High Five Wayback Machine - 5 Best Home Theater Components from a Decade Ago

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Let's fire up the Wayback Machine and take a look at the Top Five tech items from a decade ago! 

("Wayback Machine": a reference that is, in itself, so dated that it makes me seem older than a post about VCRs and CDs.)

10 years ago, I was a second-year attorney in downtown Chicago. The Cubs were starting a magical season that would end.... well, it would end just tragically.

And for the first time, I had some disposable income. And I did my best to dispose of it. I was a fixture at the North and Clybourn Best Buy, and constantly tracked eBay (and later, Craigslist) for bargains.

These days, it's difficult to find a true "bargain" on eBay - everyone seems to know precisely what everything is worth, and if you describe/photograph your item properly, you can more or less guess the final auction price. 

eBay functions about as closely to a "perfect market" as anything this side of the NYSE, which is amazing when you consider that there are no standardized products - people are largely buying and selling used goods, in various states of disrepair. 

Today, it's an automated flea market, where every buyer and seller is armed with 15+ years of historical bid/ask and sales data. 

Back in 2002 and 2003, eBay was different. You'd occasionally see auctions end for far less than they should have, because the sellers (and often, the buyers) had no idea what something was worth. Or they'd misspell a title, or describe an item improperly, and no one would see it. It was a flawed market, but that was kind of exciting. 

Anyway, I purchased most of this stuff from eBay. And it got me by - our home theater setup was the envy of the 26-year old Wrigleyville lawyer set. 

While eBay and the internet have changed - they haven't changed nearly as much as gadgets and tech. Just a decade ago, we all all owned so many compact discs that "compact disc storage racks" became a serious consideration for our apartments. HDTV was new and exciting, but incredibly difficult to figure out. Home wi-fi was essentially useless, which was fine because the only items we owned that were capable of internet connections were our desktop PCs.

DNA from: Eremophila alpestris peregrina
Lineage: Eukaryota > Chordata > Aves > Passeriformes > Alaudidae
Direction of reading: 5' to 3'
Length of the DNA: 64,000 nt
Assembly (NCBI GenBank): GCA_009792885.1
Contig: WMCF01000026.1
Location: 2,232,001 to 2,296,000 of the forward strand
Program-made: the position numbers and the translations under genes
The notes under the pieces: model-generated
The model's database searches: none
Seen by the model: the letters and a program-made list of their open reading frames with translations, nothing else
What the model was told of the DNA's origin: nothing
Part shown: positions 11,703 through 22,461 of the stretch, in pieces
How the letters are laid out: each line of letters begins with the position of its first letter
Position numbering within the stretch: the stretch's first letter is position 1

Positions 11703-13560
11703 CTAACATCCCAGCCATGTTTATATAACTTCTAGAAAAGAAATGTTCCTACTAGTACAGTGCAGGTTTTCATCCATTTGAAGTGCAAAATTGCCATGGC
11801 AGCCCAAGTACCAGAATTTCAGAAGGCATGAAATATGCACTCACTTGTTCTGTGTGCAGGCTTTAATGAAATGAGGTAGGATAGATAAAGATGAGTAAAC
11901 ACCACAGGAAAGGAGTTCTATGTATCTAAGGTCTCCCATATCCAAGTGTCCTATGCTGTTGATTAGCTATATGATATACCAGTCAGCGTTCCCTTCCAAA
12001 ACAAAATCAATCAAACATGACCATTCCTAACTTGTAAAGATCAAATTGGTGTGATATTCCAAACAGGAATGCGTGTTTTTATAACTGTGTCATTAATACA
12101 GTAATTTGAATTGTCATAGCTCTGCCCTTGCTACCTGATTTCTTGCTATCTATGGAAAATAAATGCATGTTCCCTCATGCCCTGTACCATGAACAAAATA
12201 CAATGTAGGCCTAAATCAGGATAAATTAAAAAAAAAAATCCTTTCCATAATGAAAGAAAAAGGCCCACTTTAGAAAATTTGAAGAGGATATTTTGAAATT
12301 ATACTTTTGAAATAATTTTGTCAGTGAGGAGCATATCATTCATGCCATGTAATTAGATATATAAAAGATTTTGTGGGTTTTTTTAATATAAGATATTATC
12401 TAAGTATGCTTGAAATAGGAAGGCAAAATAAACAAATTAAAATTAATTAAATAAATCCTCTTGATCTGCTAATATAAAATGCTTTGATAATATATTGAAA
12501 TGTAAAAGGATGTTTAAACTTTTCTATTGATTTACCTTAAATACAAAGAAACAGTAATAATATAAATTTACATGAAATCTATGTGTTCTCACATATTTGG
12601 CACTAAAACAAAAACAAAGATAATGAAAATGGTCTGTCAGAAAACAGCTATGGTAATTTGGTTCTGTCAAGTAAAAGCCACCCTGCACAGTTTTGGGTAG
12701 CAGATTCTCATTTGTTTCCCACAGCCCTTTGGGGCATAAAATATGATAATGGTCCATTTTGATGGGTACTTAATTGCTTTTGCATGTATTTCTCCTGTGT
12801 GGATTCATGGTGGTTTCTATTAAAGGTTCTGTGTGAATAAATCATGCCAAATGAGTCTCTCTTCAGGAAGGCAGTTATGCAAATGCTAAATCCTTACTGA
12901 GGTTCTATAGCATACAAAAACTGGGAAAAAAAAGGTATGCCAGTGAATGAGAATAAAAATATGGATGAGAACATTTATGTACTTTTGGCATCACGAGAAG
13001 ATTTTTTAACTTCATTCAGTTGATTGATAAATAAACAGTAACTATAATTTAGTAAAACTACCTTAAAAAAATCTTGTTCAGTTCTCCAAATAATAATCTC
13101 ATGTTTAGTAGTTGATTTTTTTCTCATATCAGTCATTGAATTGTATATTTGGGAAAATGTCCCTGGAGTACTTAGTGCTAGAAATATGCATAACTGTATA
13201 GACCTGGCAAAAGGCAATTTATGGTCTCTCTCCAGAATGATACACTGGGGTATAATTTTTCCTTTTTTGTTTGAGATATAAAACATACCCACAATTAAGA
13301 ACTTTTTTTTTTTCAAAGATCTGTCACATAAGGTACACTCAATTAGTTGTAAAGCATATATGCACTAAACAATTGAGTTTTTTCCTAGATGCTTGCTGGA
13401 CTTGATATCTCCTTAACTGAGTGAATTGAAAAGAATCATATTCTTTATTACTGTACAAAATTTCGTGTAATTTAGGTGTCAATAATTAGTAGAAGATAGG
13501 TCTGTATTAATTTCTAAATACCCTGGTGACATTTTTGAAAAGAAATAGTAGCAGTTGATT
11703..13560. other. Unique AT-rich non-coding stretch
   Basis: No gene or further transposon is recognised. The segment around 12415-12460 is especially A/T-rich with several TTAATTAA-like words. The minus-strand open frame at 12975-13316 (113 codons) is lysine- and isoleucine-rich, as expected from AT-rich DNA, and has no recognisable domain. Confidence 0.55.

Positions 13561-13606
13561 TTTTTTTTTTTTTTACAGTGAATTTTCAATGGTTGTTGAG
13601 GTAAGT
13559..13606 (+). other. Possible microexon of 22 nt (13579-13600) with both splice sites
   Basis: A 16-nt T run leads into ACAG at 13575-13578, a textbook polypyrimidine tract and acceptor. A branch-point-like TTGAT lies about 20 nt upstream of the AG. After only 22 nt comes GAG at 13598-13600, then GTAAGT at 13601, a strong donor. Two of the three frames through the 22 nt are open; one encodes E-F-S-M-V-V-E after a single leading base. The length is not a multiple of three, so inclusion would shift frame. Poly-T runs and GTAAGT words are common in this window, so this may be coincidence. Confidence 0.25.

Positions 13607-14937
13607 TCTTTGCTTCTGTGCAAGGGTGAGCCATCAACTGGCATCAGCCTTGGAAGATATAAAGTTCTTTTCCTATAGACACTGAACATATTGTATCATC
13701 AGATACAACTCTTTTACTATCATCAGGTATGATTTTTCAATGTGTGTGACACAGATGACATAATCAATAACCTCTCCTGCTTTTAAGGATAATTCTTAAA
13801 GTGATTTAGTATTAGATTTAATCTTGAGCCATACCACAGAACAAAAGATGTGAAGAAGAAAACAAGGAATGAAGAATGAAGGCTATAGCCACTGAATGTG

But it was pretty cool to see all those black boxes, and all those glowing LEDs in the stereo rack. 

Now, a nostalgic look at my component rack from 2002....

5. Sony MiniDisc Player - This High Five starts off with an item that never really fit in - in my living room, or in the market at large. MiniDiscs were essentially a cassette tape replacement - but really, were just another in a long line of Sony proprietary format failures. But for 2002, it was useful in some unique ways.

First off, the MiniDisc player could record audio from television, as a digital stereo file. It was very useful for making MP3s of live music TV events and performances from the Grammys. 

Secondly, you could easily bootleg concerts (which, by 2002, was usually legal and often encouraged.) My friend had a handheld MiniDisc recorder with a built-in microphone. (For taking dictation, maybe?) It was fantastic for recording concerts - a real step up from recording to cassette tape - but you had to be just as quick when it was time to change discs. 

A couple of years later, these uses were unnecessary. Any performance from any TV event would be available on iTunes. And one great concert recording (usually from the soundboard) was all that was needed or wanted, and that would be immediately available on the internet. By 2004, I sold the MiniDisc player on eBay for about $90 - about what I'd paid 2 years prior. 




4. Sony Progressive Scan DVD Player - I was an early DVD adopter. The kind of guy who tracked what movies weren't available on disc. Just getting away from VHS was exciting, frankly. My first player - a Toshiba - must have cost $300. I upgraded to a progressive scan player in 2002, paying another $250-plus, and convinced myself that I could tell the difference. 

It was... subtle. Some would say nonexistent. Looking back, I'm not even sure if my TV could display progressive content. 

Today, a DVD player with this functionality costs around $35.


3. Sony Playstation 2

These days, the only video games in our house are my son's Xbox 360 (Skylanders and Kinect games) and Nintendo 3DS (Mario Kart). Those are great systems, but I'm not really interested. Now ten years ago, I had a lot more time for (and interest in) video games. I'm not sure why I stopped playing, really, but it coincided with getting married and having a kid.... I'm guessing those may be the root causes. 

In law school, we had a lot more free time (especially in third year), and obsessively played Gran Turismo 2 and Tony Hawk Pro Skater for the original Playstation. 

The Playstation was great - but the PS2 was just a fantastic console. It was a DVD player, back when DVD players were pricey and that meant something. You could add a network adapter to play online (I did) and a hard drive for some reason (I did not). 

What else can be said about the PS2, really? It had Madden, Grand Theft Auto, and the PS2 versions of Tony Hawk and Gran Turismo. It was awesome. 



2. Samsung Rear Projection HDTV - Yes, we are living in complicated times. But at the very least - at the absolute minimum - our tech has gotten a lot less complicated over the last 10 years.